What Goes Around

I have previously commented in The Producer about the cyclic nature of the oil and gas industry. For those of us who have been involved in upstream exploration and development for a decade or more, we’ve become accustomed to the ebb and flow of business activities, and acutely sensitive to clues that may indicate the next stage or direction of movement within a cycle.  Correctly interpreting directional trends over the intermediate term allows one to place strategic bets on specific plays and opportunities. Getting these generally right over the long term ultimately determines the success or failure of an enterprise.

Profits emerge from adjusting corporate plans to the constantly changing stream of structural and temporal events that affect every company.  Explosive oil industry growth was initiated in 1972 when the Texas Railroad Commission lost control of its ability to hold world oil prices near $3 a barrel where it had been for decades, allowing OPEC to raise prices to levels never previously seen.  Such a fundamental change in the price structure created conditions that fostered new growth of old companies, the creation of many new ones, and the subsequent intellectual and technological developments in the industry. Results of the change can hardly be overestimated.  Almost none of the oil and gas the world uses today could have been profitably found and produced within the price structure that existed prior to 1972.

Events of such magnitude and significance are rare, but a multitude of other factors that can move commodity prices weigh in daily.  OPEC still maintains production quotas for its members. Policies of non-OPEC countries often determine export volumes. Wars, insurrections and labor strikes throughout the world interrupt orderly supply deliveries. At times, hurricanes, floods and other weather related events require that wells be shut in.  Seasonal weather patterns do not always follow predicted forecasts, causing temporary misallocations of production and product deliveries. In the U.S., federal, state and local politics, public demonstrations and anti-development movements, environmental regulations, tax policies, and a myriad of other issues add cost, uncertainty and delays to planned activities. Each of these factors may cause temporary difficulties, but are generally considered more as annoyances than major issues.

The most recent revolutionary and structural industry game changer has occurred not only as a result of increases in oil and natural gas prices, but by advances in petroleum technologies.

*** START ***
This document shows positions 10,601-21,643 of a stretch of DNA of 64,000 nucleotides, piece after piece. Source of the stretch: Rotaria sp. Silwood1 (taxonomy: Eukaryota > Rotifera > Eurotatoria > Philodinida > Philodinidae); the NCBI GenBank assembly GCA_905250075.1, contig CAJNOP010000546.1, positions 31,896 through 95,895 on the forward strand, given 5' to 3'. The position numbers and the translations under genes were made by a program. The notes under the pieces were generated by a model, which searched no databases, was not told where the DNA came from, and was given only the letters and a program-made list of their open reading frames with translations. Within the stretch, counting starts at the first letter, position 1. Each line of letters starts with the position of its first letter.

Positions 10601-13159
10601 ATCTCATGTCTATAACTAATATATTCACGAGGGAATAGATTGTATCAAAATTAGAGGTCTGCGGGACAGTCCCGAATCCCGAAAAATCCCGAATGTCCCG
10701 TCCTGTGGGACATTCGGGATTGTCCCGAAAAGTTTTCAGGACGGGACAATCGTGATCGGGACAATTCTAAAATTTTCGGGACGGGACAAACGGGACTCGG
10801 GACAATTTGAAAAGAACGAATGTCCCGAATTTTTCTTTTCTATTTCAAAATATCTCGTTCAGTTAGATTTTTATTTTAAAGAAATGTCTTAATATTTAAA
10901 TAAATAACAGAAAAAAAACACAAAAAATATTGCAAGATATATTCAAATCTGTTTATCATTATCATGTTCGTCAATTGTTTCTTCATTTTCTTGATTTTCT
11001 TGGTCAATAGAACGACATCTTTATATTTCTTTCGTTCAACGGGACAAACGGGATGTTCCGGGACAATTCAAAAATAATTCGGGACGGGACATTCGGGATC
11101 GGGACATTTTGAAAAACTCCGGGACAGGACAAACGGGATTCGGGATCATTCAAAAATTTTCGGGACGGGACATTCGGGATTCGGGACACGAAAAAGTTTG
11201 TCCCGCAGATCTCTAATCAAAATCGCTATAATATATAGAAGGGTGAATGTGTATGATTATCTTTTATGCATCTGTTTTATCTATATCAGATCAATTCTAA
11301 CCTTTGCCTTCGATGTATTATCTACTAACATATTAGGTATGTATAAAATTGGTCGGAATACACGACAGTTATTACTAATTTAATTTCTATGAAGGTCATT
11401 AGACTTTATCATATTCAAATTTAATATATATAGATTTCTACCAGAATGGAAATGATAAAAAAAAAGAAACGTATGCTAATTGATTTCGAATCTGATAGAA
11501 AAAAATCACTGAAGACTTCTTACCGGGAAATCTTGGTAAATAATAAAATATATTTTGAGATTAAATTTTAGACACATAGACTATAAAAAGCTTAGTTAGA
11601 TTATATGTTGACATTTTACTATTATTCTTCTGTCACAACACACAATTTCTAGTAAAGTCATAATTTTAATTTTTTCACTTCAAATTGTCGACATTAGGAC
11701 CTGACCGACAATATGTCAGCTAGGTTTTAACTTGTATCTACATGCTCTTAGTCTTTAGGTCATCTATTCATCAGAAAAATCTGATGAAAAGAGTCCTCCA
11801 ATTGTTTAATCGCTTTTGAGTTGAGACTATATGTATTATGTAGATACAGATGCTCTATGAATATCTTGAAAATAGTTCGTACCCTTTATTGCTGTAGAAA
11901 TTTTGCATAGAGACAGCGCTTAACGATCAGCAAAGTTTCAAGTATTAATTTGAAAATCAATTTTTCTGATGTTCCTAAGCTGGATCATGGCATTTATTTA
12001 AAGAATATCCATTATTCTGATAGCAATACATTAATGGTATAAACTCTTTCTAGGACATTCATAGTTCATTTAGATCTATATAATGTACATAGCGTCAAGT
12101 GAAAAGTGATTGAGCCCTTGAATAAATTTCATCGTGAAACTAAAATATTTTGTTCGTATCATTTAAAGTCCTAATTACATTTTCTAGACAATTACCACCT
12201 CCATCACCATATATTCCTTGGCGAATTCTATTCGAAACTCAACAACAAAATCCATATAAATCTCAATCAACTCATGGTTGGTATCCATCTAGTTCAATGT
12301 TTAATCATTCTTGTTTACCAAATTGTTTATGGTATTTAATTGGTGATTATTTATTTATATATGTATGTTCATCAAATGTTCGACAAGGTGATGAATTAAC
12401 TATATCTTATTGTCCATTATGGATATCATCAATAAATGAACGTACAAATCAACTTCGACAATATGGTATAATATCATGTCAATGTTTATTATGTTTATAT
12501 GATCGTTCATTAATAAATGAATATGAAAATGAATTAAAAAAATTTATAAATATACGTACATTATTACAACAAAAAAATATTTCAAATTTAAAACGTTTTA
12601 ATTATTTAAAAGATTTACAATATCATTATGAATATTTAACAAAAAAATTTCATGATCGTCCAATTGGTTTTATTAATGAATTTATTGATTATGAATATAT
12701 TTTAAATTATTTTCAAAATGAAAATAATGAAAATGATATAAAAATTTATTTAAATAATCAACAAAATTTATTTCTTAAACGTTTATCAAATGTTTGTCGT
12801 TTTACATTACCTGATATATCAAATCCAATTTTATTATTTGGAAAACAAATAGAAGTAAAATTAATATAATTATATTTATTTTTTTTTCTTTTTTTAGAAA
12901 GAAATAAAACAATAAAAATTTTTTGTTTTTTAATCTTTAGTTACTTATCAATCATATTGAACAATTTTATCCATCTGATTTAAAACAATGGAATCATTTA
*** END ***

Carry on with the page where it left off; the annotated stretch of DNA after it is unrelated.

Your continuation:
Hydrocarbons can now be produced from shale rocks that contain a high percentage of organic matter that were previously considered too “tight” to produce the oil and natural gas they contain.  The combined application of horizontal drilling within a shale layer and hydraulic fracturing (“fracing”) has opened large new areas of the U.S. and elsewhere to petroleum production. The result has been that estimates of the world’s producible reserves of oil and natural gas are being increased substantially, making the benefits of abundant energy supplies available to millions of additional people.

For Five States, the opportunities to support and finance activities and construction projects in these new areas are increasing.  The number and size of projects that are being submitted to Five States for review and analysis are increasing, and the quality of projects is improving.  As individuals and companies expand their drilling and development commitments they may need additional equity and mezzanine capital, consulting expertise, or a financial partner. Five States has the reputation, funds, experience and personnel to provide help in these situations.

Currently we are processing data on almost a dozen submittals, with a prospective total commitment of $180 million. Typically, only one or two of these are likely to be approved, but others are being received almost daily. Five States’ financing activities are focused in three areas:  infill drilling and lease enhancements of existing properties; infrastructure construction of pipelines, compression facilities and stripping plants; and acquisitions of producing property interests.

In the past two years, we financed a company that owns and operates workover rigs, provided millions of dollars of credit facilities to companies to acquire and develop producing properties and establish water floods, invested with a consortium of industry partners to build a pipeline, loading facilities and a rail line to move oil out of North Dakota to a contracted purchaser, and acquired producing properties for our Fund 1 investors.  In all cases, our focus remains the same: to acquire high quality producing interests and related infrastructure that will generate attractive income.

We anticipate having the remaining committed funds of Fund 1 invested by year-end or early in 2013.  We now are planning to open Fund 2 in early 2013.

Leave a Reply

Your email address will not be published. Required fields are marked *